Hard rockers Muse opened the show with a typically robust performance of their song "Supremacy" all thundering music, dazzling light show and 60-piece orchestra. Other performers ranged from world-conquering boy band One Direction to Grammy-winning folk rockers Mumford & Sons to American artists Taylor Swift and Justin Timberlake.
Timberlake, dapper in a tuxedo as he performed "Mirrors," was described by host James Corden, in a nod to Europe's horse meat scandal, as "95 percent beefcake with just a little touch of horse."
Mumford & Sons, chanteuse Emeli Sande and indie band Alt-J led the nominations for the Brits, with three apiece.
Sande took the first award of the evening, for British female artist, while Mumford & Sons were named best British group.
Both have had outstanding years. Singer-songwriter Sande topped the British charts with her debut album "Our Version of Events" and performed at both the opening and closing ceremonies of the Olympics. Mumford & Sons topped U.K. and U.S. charts with their second album "Babel," which was named album of the year at the Grammys earlier this month.
Soul singer Amy Winehouse who died in July 2011 from accidental alcohol poisoning was among the other nominees for British female artist, eligible thanks to her posthumous "Lioness: Hidden Treasures" album. Her father, Mitch Winehouse, arrived for the awards ceremony at London's O2 Arena wearing a waistcoat emblazoned with a picture of his daughter.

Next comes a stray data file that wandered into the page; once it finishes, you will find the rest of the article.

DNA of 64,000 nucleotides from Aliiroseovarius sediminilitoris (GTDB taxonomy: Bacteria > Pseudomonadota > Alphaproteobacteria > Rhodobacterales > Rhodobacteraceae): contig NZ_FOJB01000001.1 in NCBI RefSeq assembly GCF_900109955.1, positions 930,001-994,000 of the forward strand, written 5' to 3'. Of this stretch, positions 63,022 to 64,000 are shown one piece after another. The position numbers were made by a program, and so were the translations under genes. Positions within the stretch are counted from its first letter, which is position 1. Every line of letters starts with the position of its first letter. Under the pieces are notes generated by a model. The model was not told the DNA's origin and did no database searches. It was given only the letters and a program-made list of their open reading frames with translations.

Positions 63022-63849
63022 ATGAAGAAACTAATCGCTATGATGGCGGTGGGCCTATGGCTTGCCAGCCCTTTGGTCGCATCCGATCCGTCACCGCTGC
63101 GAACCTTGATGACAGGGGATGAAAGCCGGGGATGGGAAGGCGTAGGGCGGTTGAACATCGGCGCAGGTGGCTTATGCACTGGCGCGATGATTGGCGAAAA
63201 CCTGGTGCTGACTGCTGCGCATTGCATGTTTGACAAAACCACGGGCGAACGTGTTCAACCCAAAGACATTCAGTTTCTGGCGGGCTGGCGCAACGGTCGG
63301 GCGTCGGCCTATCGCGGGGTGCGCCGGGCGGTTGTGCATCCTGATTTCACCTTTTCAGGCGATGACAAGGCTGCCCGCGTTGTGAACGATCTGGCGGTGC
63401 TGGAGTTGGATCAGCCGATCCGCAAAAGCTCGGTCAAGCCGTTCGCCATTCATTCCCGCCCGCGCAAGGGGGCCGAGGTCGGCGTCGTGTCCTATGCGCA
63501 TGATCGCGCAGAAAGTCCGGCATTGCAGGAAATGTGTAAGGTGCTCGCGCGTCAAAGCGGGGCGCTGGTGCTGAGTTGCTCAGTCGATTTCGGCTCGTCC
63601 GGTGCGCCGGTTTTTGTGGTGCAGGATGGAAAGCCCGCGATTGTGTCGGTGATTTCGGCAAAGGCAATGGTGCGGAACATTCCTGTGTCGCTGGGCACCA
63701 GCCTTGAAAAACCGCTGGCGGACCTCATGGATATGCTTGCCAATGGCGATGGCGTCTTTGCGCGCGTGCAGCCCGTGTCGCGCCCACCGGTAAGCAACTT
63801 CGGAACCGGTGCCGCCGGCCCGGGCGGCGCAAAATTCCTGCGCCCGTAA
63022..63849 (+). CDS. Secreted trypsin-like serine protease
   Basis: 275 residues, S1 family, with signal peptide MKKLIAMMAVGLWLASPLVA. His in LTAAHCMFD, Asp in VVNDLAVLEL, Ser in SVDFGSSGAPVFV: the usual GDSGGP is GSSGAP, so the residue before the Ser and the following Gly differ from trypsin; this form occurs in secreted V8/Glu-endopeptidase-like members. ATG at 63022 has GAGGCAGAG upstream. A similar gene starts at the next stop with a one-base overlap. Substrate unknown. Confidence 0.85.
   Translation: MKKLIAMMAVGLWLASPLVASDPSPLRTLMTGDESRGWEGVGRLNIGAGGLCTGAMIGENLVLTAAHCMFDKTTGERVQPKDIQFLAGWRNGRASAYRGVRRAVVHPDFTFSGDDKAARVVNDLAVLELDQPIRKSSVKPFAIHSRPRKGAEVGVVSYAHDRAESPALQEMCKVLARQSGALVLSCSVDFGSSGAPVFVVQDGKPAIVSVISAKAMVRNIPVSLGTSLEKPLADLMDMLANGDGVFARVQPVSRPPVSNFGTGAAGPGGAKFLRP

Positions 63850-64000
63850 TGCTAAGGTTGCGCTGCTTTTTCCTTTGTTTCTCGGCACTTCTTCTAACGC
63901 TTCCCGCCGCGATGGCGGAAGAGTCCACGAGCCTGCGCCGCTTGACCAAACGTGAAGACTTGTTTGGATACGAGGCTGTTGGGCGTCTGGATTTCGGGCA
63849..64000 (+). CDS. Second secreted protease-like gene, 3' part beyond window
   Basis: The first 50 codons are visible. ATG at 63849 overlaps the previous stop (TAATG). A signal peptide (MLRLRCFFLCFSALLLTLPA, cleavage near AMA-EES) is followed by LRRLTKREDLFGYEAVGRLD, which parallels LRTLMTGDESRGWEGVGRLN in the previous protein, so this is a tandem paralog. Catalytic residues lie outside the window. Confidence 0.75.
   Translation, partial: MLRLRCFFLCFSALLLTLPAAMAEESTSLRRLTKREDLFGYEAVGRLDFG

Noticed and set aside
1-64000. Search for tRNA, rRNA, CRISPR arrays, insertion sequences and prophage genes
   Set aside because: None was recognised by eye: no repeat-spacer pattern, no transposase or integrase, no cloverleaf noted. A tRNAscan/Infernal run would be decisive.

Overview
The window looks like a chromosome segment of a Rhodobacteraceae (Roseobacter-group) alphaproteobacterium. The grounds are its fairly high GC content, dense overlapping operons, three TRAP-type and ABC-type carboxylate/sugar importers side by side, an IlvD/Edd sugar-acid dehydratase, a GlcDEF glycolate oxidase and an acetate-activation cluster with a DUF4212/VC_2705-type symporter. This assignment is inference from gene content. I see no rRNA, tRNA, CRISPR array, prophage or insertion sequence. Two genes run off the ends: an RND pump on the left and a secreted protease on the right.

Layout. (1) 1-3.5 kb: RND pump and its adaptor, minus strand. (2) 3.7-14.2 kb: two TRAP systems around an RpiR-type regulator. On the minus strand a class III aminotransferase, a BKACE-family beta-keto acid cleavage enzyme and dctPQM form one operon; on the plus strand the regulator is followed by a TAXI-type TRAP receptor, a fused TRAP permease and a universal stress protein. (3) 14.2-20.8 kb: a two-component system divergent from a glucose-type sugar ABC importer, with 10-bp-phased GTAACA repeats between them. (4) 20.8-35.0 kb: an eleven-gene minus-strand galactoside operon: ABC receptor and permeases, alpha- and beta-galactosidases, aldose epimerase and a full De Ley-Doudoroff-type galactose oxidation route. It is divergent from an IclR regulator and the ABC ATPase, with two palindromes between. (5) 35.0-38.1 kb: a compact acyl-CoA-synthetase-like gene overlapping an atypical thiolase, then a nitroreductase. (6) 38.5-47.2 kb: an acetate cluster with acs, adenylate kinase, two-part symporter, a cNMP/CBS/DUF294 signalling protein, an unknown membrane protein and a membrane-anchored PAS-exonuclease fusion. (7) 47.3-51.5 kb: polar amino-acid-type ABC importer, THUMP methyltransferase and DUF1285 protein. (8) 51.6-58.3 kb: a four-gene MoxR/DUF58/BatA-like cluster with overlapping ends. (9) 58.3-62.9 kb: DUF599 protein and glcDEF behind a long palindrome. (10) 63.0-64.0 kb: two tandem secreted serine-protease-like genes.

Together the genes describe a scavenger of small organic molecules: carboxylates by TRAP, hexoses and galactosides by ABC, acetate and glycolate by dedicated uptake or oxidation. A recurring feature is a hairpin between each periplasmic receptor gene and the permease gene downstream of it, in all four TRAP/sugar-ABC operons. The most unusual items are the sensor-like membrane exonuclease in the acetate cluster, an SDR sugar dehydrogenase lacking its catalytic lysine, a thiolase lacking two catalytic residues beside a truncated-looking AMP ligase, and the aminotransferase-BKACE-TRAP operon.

Fans gathered in the winter cold cheered red-carpet arrivals including Swift wearing a slinky black gown and tousled tween favorites One Direction.
Other nominees include the Rolling Stones, up for best live act against Coldplay, Mumford & Sons, Muse and The Vaccines.
Among the international nominees are Alicia Keys, Rihanna, the Black Keys, Bruce Springsteen and indie-pop band fun.
Contenders for the biggest award of the night, best album, include Sande's "Our Version Of Events," Alt-J's "An Awesome Wave," Mumford & Sons' "Babel," Plan B's "Ill Manors" and Paloma Faith's "Fall To Grace."
Long derided as dull, the Brits have become a lively celebration of "Cool Britannia" music and style, featuring a dinner for hundreds of artists and industry figures followed by a televised concert and awards show for thousands of paying fans.
This year sees the introduction of a new category recognizing global success, with nominees including One Direction, Mumford & Sons and soulful songstress Adele.
Organizers promised to make amends to Adele, who was cut off mid-speech last year after winning two prizes. She is nominated this year for her single "Skyfall."
"How can you take an artist who has made the biggest cultural impact musically this country has seen globally for some time and cut her off in the middle of her speech?" Brits chairman David Joseph told The Guardian. "I very much to this day question what was happening in that control booth. I can hint something is going to happen this year to rewrite that wrong."
Most of the awards are chosen by more than 1,000 musicians, critics and record industry figures, with several decided by public vote.